Vin Connections Aussie Gold (March 2005)
IN THIS ISSUE
Enjoy More Liquid Aussie Gold… Top Wines Under $30
Enjoy Liquid Aussie Gold! More Top Wines From Down-Under for You to Drink Up…
Early leaders in the “Varietal Movement” that has swept most of the non-European wine making regions, Australia is living proof that truly great wine doesn’t just come from France and the Western United States. They’ve recreated the classic Chardonnay and Cabernet in a style all their own, and made Shiraz a household favorite around the world. In the issue of VinConnections, you’ll find some of our favorites. So grab a glass, enjoy, and have a G’day!
- This Month’s Reader Question:
“Are all Australian wines really that good?”
- This Month’s Wine Pick: Aussie Gold at under $30 a bottle.
Shiraz: The uniquely Australian adaptation of the Syrah grape.
Chardonnay: The second most widely produced varietal (behind Shiraz).
Cabernet: Still a huge favorite the world over (and under…)
- This Month’s Quote:
Self Proclaimed Wine Experts: A definition…
THIS MONTH’S READER QUESTION
Are Australian wines just built for show?
Q. “A buddy who fancies himself a wine expert told me Australian wines are just made to win awards and that “connoisseurs” don’t take the seriously. But I love them – why does he say this like it’s a bad thing?
— Brian Nicropolis, Clearwater, Florida
A. There’s always one in the crowd, huh? I think your “buddies” comments stem from the occasionally stated opinions of some (non-Australian) winemakers over the years, who denigrate them as “show wines” – that is, big, brash flavorful wines that are made to “jump out” of a line up of similar wines.
What is boils down is an opinion by some that Australian wine making philosophy is based on achieving instant commercial appeal at the expense of more traditional complexity in the wine.
But the fact is, the years have proven this to be nothing more than sour grapes. As wine drinkers continue to increase both consumption and enjoyment of wines from the land of wallabies, Ayers Rock and the Great Barrier Reef, critics and judges alike have had to concede. This stuff tastes great. And a great deal of it tastes great over time.
Personally, I love Australian wines, and admit to a soft spot for the wines from down under. Why? For the price, I think they’re some of the best wines you’ll find. Most importantly, the price/quality ratio you’ll find in many of these wines is remarkable. The vast majority of the Australian wines reviewed in our database were under $20, with several A+ wines. That’s over a 94 rating on the Wine Spectator scale!
Of course, as with wines everywhere, quality isn’t necessarily consistent from one vineyard or vintage to the next. So to put only the best bottles on your table (and much more importantly, the wine in them in your glass!) make sure to bring your friend the Wine PocketList along with you when you shop. And tell your “buddy” that the only thing that matters is whether or not you like it – the fact is, your expert opinion is the only one that counts when it comes to figuring what wines you like. Bottom’s up!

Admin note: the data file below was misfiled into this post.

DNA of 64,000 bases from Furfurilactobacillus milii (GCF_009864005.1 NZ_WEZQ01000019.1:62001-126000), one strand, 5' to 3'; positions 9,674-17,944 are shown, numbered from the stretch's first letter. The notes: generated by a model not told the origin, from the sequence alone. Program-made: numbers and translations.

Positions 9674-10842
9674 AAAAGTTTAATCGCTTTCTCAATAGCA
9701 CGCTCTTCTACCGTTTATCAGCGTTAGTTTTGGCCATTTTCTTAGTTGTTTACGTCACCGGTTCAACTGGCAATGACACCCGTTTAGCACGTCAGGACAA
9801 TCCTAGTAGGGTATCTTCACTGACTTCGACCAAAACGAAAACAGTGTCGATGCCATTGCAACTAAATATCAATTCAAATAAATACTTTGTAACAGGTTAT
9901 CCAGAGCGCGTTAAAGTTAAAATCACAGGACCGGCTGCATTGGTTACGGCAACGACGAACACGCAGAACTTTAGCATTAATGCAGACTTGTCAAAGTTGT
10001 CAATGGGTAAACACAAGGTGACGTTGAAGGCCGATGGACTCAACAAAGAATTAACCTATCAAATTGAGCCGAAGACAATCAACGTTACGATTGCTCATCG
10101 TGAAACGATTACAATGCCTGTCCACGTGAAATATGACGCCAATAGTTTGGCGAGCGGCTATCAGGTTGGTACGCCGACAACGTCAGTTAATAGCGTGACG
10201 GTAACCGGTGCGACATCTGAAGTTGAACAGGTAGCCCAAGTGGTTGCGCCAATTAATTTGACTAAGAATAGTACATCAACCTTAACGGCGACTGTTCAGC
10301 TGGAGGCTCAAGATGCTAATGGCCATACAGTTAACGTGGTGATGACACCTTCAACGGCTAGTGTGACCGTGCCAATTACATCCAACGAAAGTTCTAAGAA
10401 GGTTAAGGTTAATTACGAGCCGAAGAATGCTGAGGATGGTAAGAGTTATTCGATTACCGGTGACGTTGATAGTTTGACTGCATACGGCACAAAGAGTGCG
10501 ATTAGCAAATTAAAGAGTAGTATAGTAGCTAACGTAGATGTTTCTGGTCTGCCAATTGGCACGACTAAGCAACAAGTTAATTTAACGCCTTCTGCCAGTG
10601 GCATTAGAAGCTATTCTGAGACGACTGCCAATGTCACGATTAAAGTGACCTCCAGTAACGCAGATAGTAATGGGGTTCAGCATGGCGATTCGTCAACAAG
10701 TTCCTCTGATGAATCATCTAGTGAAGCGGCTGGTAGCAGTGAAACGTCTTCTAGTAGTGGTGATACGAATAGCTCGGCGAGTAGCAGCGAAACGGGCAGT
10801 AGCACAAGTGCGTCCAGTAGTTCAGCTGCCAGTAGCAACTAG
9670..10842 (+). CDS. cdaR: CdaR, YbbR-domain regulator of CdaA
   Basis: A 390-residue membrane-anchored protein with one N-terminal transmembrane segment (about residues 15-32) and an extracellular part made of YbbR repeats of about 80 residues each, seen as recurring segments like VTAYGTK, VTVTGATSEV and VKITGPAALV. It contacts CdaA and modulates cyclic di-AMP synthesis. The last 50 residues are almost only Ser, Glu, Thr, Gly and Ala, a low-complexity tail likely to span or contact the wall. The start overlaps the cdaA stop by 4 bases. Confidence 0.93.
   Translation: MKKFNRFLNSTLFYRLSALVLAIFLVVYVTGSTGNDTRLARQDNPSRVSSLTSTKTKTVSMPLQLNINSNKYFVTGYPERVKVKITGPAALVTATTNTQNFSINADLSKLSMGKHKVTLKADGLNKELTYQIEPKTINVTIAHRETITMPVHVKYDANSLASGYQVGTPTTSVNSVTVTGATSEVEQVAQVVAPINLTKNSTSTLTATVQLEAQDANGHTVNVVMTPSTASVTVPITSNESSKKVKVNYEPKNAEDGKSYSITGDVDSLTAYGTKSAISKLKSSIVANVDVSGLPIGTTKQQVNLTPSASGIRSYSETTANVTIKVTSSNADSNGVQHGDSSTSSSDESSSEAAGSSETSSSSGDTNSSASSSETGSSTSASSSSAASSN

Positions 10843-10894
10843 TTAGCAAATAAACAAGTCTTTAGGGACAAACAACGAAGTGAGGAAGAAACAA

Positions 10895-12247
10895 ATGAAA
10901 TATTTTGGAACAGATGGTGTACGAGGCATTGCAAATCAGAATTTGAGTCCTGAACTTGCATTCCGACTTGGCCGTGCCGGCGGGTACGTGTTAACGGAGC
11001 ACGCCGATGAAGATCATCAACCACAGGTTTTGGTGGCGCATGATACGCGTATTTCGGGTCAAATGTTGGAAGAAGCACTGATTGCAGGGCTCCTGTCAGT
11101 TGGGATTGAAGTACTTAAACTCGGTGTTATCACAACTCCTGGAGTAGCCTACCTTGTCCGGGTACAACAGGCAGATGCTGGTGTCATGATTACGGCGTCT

[Do you have a wine-related question you’d like to ask? If so, contact us and you may see it answered in an upcoming issue!]
VINCONNECTIONS MARCH WINE PICKS
Shiraz, Cabernet and Chardonnay: The “Big Three” in Australian Wine Making.
Shiraz; The uniquely Australian adaptation of the Syrah grape.
|2001, Shiraz, O’Leary Walker, “Clare Valley”|
|IE: A+||$20, Grade A+|
Chardonnay; The second most widely produced varietal (behind Shiraz)
|2002, Chardonnay, Rosemount, “Hill of Gold, Mudgee”|
|IE: A||$13, Grade A|
Cabernet; Still a huge favorite the world over (and under…)
|2002, Cabernet Sauvignon, Rosemount, “Hill of Gold, Mudgee”|
|IE: A+||$17, Grade A+|
Our thoughts on self-proclaimed wine “experts”
“Anyone who tries to make you believe that he knows all about wines is obviously a fake.”
— Leon Adams, The Commonsense Book of Wine, 1962.
DEFINITIONS AND GLOSSARY
Understanding our System
Our grades represent a composite score developed using our proprietary system to blend wine quality and scoring information.
This describes both the year of the actual grape harvest as well as the year the wine was made.
The prices quoted in the WPL are the “suggested retail prices” quoted by the wineries and the distributors. Though these are close to what you’d pay at the winery, you’ll often find discounts of 20% and more off these prices at retail.
Individual Evaluations: IE: A, A-, B+
This represents the number of individual reviews and ratings on which the composite grade is based, primarily representing individual reviews in top wine periodicals converted to our scale, and ratings by our tasting panel.
Wine PocketList Exclusive Categories: WPL: BBC, W, S, B
These are four exclusive WPL categories, and many wines rated by the PocketList will fall into one of these special designations.
[W] Widely Available:
These wines typically have bottling of 20,000 cases or more, making them widely available in most regions of the U.S.
[BBC] Top Buy-by-the-Case:
Based on multiple, outstanding reviews and a solid history, these are wines you can purchase by the case to grow your cellar with confidence today, and into the future!
[B] Bargain Wines:
Top-rated wines for $10 or less. Most of these can go head to head with a typical $30 bottle sporting a fancy label . . . and beat it hands down.
[S] Splurge Wines:
For most of us, spending more than $20 on a bottle of wine isn’t something we do lightly. These are wines that, while more expensive, are well worth the price.